NEW DELHI—China’s recent annexation of 150 hectares of Nepalese land is a gesture aimed at teaching the country a lesson after its exporters complained about China’s stringent trade policies in early October, experts say.
“To me, it seems like China is trying to send in a message through this posturing that if you question us, we have the capability to ‘teach a lesson,'” Manjari Singh, an associate fellow with the Center for Land Warfare Studies, a think tank of the Indian army, told The Epoch Times.
“One may recall that in early October, the Nepalese Exporter groups had raised a concern regarding failing of trade and hurdles in trading with China because of Beijing’s stringent policies.”
Nepali exporters have been facing trouble in exporting goods to China by road for the past few years, and Bachhu Paudel, president of Nepal Trans Himalaya Border Commerce Association, told Kathmandu-based outlet The Republica that the Nepali government has failed to lobby for the interests of Nepali traders.
Nepal is ruled by the Nepalese Communist Party, which has close connections with the Chinese Communist Party (CCP). The Chinese ambassador in Kathmandu reportedly played an essential role recently in sustaining Prime Minister K.P. Sharma Oli’s power when he faced ouster from within the communist alliance.
Nepali traders have been requesting that China allow the duty-free and quota-free export of more than 500 Nepali products, but in the early week of October, the Chinese side consented to only 188 items on the condition that their labeling be done in Chinese, which the Nepali traders said wasn’t workable.
“There was a realization that the Nepali exporters were not benefiting, and that way, the policies by Beijing are extractive. China has not allowed the export of 513 specified goods under the duty-free, quota-free provision, and therefore there is no comparative advantage for Nepal. Relaxations were made in nonessential items that don’t provide many dividends to Nepal,” said Singh, who is based in New Delhi.
“The Nepalese government sources mentioned in October that Nepalese edibles, meat, and other plant products were assured to get special consideration by Chinese. But that did not happen.”
Soldiers of the People’s Liberation Army were reported to have crossed over the border in Limi Valley and Hilsa in the Humla District of Nepal and moved the border-demarcating stone pillars further inside Nepalese land, the UK-based Telegraph reported.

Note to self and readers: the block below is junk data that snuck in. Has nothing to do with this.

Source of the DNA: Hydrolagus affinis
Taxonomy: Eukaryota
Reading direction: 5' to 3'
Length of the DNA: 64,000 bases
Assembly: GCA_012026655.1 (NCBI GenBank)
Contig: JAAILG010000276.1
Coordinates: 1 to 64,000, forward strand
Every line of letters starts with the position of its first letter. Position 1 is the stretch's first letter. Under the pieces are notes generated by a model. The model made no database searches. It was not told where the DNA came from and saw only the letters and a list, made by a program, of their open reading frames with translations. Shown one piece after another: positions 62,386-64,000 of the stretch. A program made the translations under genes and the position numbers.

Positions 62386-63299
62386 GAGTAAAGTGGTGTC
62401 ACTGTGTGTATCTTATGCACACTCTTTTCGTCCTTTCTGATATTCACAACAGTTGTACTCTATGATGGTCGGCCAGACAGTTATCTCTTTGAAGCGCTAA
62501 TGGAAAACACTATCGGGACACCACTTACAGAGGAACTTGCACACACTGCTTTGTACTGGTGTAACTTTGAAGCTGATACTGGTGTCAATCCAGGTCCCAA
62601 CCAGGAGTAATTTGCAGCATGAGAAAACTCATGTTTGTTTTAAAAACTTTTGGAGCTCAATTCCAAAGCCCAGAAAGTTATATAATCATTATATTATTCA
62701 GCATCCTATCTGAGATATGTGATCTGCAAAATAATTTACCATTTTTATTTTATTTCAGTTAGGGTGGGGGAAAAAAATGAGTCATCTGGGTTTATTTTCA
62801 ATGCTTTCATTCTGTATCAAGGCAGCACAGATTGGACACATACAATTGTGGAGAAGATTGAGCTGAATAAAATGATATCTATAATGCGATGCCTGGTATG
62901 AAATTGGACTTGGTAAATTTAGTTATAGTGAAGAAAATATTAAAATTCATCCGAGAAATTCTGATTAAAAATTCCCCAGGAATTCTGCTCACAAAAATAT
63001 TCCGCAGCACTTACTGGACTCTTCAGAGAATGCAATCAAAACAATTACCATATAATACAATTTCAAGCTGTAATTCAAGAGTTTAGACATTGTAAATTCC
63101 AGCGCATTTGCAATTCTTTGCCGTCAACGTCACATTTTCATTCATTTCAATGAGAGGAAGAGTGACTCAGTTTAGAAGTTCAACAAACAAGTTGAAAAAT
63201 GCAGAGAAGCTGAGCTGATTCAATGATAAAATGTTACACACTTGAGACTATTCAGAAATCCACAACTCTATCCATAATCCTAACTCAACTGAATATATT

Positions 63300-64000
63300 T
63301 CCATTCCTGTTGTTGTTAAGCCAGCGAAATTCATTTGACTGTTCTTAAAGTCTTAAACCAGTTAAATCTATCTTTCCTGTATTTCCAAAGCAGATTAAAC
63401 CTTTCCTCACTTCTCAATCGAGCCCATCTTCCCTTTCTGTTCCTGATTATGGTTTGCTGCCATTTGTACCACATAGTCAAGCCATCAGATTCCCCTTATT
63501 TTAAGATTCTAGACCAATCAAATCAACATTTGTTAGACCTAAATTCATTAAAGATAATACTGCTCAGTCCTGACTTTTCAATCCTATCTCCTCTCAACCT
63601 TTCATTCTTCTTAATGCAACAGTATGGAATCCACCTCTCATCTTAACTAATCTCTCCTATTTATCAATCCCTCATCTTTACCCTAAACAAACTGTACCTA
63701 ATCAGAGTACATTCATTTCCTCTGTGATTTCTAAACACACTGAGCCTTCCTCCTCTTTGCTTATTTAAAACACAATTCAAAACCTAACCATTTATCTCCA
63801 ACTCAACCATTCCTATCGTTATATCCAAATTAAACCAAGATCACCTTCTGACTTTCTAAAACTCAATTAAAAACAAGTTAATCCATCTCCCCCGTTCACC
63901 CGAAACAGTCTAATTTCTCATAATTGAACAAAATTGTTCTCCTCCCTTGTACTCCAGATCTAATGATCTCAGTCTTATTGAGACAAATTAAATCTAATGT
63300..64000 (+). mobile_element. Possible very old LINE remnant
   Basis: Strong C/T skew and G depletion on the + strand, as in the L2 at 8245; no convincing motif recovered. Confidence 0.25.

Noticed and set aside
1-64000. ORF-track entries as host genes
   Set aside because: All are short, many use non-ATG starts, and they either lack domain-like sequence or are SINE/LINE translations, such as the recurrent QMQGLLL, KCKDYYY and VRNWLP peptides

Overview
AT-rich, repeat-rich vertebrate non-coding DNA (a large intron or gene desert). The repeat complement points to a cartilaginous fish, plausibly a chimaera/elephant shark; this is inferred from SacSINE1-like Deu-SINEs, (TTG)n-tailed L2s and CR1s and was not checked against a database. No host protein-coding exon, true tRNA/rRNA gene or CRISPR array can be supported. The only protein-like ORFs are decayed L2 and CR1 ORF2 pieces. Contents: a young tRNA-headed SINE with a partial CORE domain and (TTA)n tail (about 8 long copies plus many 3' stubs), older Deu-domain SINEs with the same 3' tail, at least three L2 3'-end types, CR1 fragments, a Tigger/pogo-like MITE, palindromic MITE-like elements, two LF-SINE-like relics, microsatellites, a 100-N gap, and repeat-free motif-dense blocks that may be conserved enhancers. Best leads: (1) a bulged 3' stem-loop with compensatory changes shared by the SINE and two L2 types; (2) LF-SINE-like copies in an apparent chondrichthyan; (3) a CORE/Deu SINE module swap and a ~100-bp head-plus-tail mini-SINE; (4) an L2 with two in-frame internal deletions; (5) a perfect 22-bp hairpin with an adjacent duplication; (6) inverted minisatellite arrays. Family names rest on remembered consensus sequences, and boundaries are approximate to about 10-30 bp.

“Why should China come over into Nepal, when China is already 60 times the size of our small country?” Jivan Bahadur Shahi, a lawmaker in the Nepali Congress, told The Telegraph.
The Chinese have denied the allegation and, according to a report by China’s state-run Global Times, the territory in question falls within Chinese territory. Local villagers, however, confirmed to The Telegraph the Chinese annexation of their land.
Singh said the whole episode looks more like the Chinese showing their “might and prowess” than just annexing a piece of land.
“One hundred and fifty hectares is a small land area, but it is someone else’s territory, and that is unacceptable to any nation-state. In international relations, territorial integrity is taken seriously,” she said.
The CCP’s Agenda
China’s activity on the Nepali border is part of a broader border strategy in South Asia and encompasses the CCP’s agenda to annex Nepal, according to experts.
“The Himalayan borderlands of South Asia are beginning to see the fruition of linkages of China’s historical thinking and strategy, both politically and militarily. Today, China has galvanized the Chinese army along the entire Himalayan borderlands of South Asia,” Monika Chansoria, a senior fellow at The Japan Institute of International Affairs in Tokyo, told The Epoch Times in an email.
“This existential reality can be traced back to the era when Chairman Mao Zedong professed the ‘Five Fingers’ strategy following Tibet’s annexation, stating ‘Tibet is the palm, which we must occupy, then, we will go after the five fingers.’ The first among these fingers is Ladakh, followed by Nepal, Bhutan, Sikkim, and Arunachal Pradesh.”
Harsh Pant, a New Delhi-based strategic analyst with the Observer Research Foundation, told The Epoch Times that the annexation is part of China’s goal to acquire certain key areas in the Himalayas.